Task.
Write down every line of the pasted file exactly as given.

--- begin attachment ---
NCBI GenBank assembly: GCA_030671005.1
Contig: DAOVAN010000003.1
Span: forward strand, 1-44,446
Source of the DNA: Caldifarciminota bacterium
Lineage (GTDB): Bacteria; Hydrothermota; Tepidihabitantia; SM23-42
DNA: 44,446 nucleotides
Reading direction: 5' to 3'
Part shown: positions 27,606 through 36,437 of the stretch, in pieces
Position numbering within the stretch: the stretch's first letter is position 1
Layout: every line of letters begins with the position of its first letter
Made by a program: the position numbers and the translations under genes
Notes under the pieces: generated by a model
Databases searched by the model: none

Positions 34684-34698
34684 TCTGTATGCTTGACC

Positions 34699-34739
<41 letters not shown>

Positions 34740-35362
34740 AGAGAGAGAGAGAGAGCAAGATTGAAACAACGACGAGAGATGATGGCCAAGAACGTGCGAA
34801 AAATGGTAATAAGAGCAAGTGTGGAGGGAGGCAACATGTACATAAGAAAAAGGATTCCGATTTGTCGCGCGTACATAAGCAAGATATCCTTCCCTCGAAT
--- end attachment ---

NCBI GenBank assembly: GCA_030671005.1
Contig: DAOVAN010000003.1
Span: forward strand, 1-44,446
Source of the DNA: Caldifarciminota bacterium
Lineage (GTDB): Bacteria; Hydrothermota; Tepidihabitantia; SM23-42
DNA: 44,446 nucleotides
Reading direction: 5' to 3'
Part shown: positions 27,606 through 36,437 of the stretch, in pieces
Position numbering within the stretch: the stretch's first letter is position 1
Layout: every line of letters begins with the position of its first letter
Made by a program: the position numbers and the translations under genes
Notes under the pieces: generated by a model
Databases searched by the model: none

Positions 34684-34698
34684 TCTGTATGCTTGACC

Positions 34699-34739
<41 letters not shown>

Positions 34740-35362
34740 AGAGAGAGAGAGAGAGCAAGATTGAAACAACGACGAGAGATGATGGCCAAGAACGTGCGAA
34801 AAATGGTAATAAGAGCAAGTGTGGAGGGAGGCAACATGTACATAAGAAAAAGGATTCCGATTTGTCGCGCGTACATAAGCAAGATATCCTTCCCTCGAAT